In September, Rebecca Sedwick, 12, jumped to her death at an abandoned cement site in Florida. In January, Viviana Aguirre, a 14-year-old in El Paso, endured as many Facebook attacks from her classmates as she could and hanged herself at home. These incidents highlight an increasingly familiar societal scenario: the combination of social media and bullying that ends in tragedy.
As a 16-year-old high school student, I know all too well how gadget-obsessed and social-network attached my generation is. This method of faceless interaction allows for a rapid transfer of communication that is as flippant as it is insensitive. Every student walks into school with a weapon—an iPhone that at any moment could be used to inflict pain through teasing or intimidation. As a delegate at the Anti-Bullying Conference last summer—during which representatives from Facebook to Yale to the White House convened to discuss the issues around and potential solutions to bullying—I find that this conveyance of words, publicly broadcast and published for peers to see, creates issues unique to teenagers of my generation. It is necessary to combat this ever-growing problem through educational outreach and legislation.
Bullying is the use of aggressive behavior by an individual in a position of power to victimize another individual viewed as weak. In the age of the Internet, physical bullying has taken a back seat to psychological intimidation, which takes on many guises. Because social networks play an increasingly larger role in the everyday lives of preteens and teens, cyberbullying has reached greater heights. In fact, close to 20 percent of high school students have admitted to being cyberbullied in the last year, according to stopbullying.gov, a website that coordinates closely with the Federal Partners in Bullying Prevention Steering Committee, an interagency effort led by the Department of Education. Even more alarming: LGBT students are particularly vulnerable; over 50 percent of LGBT students have admitted to being cyberbullied.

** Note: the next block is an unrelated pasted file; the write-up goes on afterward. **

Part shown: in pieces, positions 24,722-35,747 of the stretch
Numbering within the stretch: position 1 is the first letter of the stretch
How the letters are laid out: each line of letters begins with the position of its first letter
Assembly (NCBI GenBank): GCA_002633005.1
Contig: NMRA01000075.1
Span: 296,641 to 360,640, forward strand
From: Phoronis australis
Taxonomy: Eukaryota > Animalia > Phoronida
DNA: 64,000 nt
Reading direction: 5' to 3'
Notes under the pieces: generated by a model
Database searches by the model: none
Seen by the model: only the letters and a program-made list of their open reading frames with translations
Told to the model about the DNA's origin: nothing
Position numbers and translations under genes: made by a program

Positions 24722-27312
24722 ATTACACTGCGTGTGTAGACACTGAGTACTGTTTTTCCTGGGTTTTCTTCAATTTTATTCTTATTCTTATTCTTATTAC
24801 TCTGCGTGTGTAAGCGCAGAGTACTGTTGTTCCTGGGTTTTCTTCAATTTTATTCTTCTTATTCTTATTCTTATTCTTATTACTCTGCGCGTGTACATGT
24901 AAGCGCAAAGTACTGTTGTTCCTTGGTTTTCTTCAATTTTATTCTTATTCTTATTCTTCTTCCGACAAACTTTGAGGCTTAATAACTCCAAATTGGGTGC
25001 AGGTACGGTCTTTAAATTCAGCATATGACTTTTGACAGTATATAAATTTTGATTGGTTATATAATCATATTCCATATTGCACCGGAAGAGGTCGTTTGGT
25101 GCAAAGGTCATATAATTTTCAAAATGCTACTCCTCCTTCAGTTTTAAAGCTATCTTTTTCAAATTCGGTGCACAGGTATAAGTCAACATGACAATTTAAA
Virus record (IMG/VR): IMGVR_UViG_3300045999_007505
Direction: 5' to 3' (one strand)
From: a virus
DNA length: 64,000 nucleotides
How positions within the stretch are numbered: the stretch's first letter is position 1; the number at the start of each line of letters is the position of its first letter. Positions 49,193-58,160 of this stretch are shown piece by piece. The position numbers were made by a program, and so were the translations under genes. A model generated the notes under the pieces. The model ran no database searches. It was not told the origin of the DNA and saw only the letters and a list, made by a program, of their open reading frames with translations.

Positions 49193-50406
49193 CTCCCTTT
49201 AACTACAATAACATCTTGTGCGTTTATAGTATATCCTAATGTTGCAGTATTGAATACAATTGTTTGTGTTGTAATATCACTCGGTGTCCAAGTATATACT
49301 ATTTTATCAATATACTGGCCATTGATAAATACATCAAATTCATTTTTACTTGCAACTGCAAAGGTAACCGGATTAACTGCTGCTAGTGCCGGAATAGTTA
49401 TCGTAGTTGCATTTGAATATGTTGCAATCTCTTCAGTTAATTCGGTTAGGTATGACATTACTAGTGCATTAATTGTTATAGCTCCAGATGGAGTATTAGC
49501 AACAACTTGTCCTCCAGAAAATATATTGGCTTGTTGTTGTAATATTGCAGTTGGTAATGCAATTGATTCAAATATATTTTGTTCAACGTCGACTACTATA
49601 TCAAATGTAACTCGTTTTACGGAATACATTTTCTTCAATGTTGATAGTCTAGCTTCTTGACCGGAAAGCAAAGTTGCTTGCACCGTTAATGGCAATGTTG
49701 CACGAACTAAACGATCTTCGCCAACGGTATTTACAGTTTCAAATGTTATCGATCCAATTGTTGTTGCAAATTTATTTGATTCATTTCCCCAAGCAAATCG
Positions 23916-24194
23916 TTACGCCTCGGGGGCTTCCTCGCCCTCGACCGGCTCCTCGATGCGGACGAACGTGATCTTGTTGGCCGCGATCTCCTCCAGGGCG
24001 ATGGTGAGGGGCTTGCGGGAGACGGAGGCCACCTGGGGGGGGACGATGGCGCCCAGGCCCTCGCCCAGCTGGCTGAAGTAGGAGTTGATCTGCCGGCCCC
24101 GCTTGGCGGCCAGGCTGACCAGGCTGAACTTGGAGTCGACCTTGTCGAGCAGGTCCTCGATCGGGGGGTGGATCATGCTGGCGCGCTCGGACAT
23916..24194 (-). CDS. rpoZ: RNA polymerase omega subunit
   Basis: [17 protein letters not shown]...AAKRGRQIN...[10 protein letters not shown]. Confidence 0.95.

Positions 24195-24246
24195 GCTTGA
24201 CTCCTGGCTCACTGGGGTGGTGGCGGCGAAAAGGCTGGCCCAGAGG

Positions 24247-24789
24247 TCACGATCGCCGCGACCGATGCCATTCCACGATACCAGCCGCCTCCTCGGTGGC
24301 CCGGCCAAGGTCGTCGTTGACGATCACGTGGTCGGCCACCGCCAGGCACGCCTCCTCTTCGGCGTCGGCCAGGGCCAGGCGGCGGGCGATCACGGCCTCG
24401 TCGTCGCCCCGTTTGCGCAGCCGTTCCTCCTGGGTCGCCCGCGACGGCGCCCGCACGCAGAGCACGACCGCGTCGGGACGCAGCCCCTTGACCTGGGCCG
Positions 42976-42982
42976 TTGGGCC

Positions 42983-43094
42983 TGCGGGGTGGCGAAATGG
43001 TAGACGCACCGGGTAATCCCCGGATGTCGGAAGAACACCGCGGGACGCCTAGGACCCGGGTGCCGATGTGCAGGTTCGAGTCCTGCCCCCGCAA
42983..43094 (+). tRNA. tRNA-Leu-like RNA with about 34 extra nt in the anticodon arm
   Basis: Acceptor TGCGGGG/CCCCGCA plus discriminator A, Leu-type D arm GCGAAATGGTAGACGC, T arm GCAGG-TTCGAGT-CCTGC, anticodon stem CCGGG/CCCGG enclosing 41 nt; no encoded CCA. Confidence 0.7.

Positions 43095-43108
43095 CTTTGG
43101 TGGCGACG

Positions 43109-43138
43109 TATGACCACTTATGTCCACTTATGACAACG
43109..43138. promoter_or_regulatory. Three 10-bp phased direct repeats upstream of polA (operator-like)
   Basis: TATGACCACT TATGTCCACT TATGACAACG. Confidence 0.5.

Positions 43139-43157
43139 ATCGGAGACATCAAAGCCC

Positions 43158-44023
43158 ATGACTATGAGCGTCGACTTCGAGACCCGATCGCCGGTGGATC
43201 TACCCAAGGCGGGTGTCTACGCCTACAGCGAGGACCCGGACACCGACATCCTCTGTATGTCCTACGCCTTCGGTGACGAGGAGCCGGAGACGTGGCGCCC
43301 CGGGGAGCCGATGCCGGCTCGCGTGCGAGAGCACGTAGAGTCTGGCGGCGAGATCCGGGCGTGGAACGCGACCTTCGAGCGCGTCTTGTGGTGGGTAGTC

Peer pressure can also turn into a form of bullying. Here, a person loses the option to walk away from a situation that makes him or her feel uncomfortable. Not surprisingly, in many cases, observers of bullying are pressured to join in, resulting in a mob mentality. Individuals who succumb to peer pressure and join in the act of bullying often cite the fear of being bullied themselves as a motivation for participating in an activity they know is wrong.
Although some might say bullying is something that exists in school and ends by adulthood, the opposite has proven true. Bullying, for both the victim and the offender, can have long-lasting effects, ranging from depression and low self-esteem for those that are bullied to violence and criminal activity for those that do the bullying. In many cases, victims of bullying are often emotionally scarred for life, and victims of bullying are more likely to commit future violent acts. Suicide has become one of the leading causes of death for those under the age of 15, and this stems from the fact that younger students are more vulnerable to the effects of bullying. In fact, adolescent depression and suicide has been on the rise since the twentieth century. Despite the threat to teens and repercussions that continue into adulthood, our legislative branch fails to recognize the severity of bullying; recently Colorado’s state Senate shelved a bill against cyberbullying.
Although schools around the country have instituted programs to curtail bullying, the reality is that bullying can take on forms that bypass and escape parents and school officials. It is therefore essential that middle school and high school officials work with student leaders in their respective schools to understand the causes of bullying, how it spreads through social media, and how to find solutions so that the victims of bullying and even the bullies themselves can have a more enjoyable school experience, leading to happier and more productive lives. Discourse is important, but action is vital.